Posted by Mark Herzer


Introduction (pp. 55-66)

Christian needed good Christian fellowship and he meets with Faithful after braving the “Valley of the shadow of Death. “ Faithful tells of his own personal encounters. After a season of godly fellowship, they run into Talkative which opens up for them another important opportunity to discuss holy matters.



Narrator (66) – a shorter role though by no means very short

Christian (67) – a great amount

Faithful (67) – more than Christian

Talkative (74) – several pages



Vale (67) = valley

bedabled (68) = bedabbled, namely, to wet or soil by dabbling

“writ for a wonder” (69, see †) = “it would be surprising”

tro (69) = trow (believe, think)

hectoring (72, 73) = intimidate, harass, bully

Prating-row (76) = from “prate” (pratingly is the adverb) to chatter, talk long and idly

bruit (77) = pronounced like “brute”; it means noise, report, rumor, etc.

churl (77) = a rude ill-bred person; peasant like

Turk (77) = often used to mean a Muslim

“you lie at the catch (80, see †) = “you are watching for an opportunity to catch me out”

peevish (82) = easily irritated or bothered


Questions (pp. 66-83)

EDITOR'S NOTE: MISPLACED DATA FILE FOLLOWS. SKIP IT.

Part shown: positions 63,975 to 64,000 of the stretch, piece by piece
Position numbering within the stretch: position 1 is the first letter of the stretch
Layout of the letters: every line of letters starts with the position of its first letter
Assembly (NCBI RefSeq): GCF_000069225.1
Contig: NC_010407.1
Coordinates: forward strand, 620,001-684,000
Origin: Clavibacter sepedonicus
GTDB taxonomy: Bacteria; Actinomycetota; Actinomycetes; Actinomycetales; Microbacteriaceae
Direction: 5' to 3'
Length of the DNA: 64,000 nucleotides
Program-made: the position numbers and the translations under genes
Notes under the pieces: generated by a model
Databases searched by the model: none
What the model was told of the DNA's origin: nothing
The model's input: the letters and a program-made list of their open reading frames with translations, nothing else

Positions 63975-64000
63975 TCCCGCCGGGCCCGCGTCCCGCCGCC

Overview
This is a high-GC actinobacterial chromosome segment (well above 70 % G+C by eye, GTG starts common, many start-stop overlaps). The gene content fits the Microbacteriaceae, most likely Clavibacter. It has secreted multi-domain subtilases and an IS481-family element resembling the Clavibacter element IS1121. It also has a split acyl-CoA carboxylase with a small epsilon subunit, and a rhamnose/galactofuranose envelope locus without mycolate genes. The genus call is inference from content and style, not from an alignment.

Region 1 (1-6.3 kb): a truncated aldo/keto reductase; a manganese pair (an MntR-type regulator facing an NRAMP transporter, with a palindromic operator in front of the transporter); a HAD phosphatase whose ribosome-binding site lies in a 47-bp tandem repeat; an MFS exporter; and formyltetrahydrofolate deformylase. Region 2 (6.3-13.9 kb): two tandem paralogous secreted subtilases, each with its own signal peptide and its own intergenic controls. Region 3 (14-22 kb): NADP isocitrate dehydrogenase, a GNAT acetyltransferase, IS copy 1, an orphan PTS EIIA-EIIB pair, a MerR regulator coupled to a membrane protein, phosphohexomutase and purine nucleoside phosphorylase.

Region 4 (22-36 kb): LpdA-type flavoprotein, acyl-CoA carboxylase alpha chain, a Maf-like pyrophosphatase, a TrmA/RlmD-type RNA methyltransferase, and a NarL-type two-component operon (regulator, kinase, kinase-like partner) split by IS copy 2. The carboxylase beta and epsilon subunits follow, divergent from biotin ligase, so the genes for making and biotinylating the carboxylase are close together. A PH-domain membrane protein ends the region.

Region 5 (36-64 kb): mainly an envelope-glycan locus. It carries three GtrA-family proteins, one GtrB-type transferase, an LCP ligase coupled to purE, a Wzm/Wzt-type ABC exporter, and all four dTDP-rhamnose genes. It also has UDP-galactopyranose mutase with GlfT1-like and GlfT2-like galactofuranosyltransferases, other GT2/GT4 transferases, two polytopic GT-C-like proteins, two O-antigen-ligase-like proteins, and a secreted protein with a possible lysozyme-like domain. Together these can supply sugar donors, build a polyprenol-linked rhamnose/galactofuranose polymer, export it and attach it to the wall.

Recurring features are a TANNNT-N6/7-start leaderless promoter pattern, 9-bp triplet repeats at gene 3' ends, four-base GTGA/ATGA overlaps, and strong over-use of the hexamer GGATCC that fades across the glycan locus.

Page #

66        Explain what “Pope and Pagan” meant. Why did he not fear them? Was his assessment of “Pagan” accurate? Of Pope?

69        What allure does “Wanton” represent (69)? Is that a concern in our generation? How is the proverb (22:14) cited by Christian relevant to the situation? What did he mean he wasn’t sure if he wholly escaped her? [

69-70   The “Old Man” was “Adam the first.” What does he represent? Who is this man that kept knocking Faithful down? What is the point of this encounter? How do we avoid this danger or pitfall?

71        Faithful met Discontent in the Valley of Humility. What was Discontent’s method of argumentation?

72        Summarize Shame’s line of argument. Is his argument used today? What was Faithful’s response? Which for you is more formidable, Discontent or Shame?

76        Is “Talkative” someone we might run into? What would he or she look like? How does Christian describe him? What kind of “religion” is found in Talkative’s house (77)?

79-80   In discussing the grace of God in the heart, Talkative mentions his first point. What was it and why did Faithful insist in making a distinction from Talkative’s first point? Explain Faithful’s answer.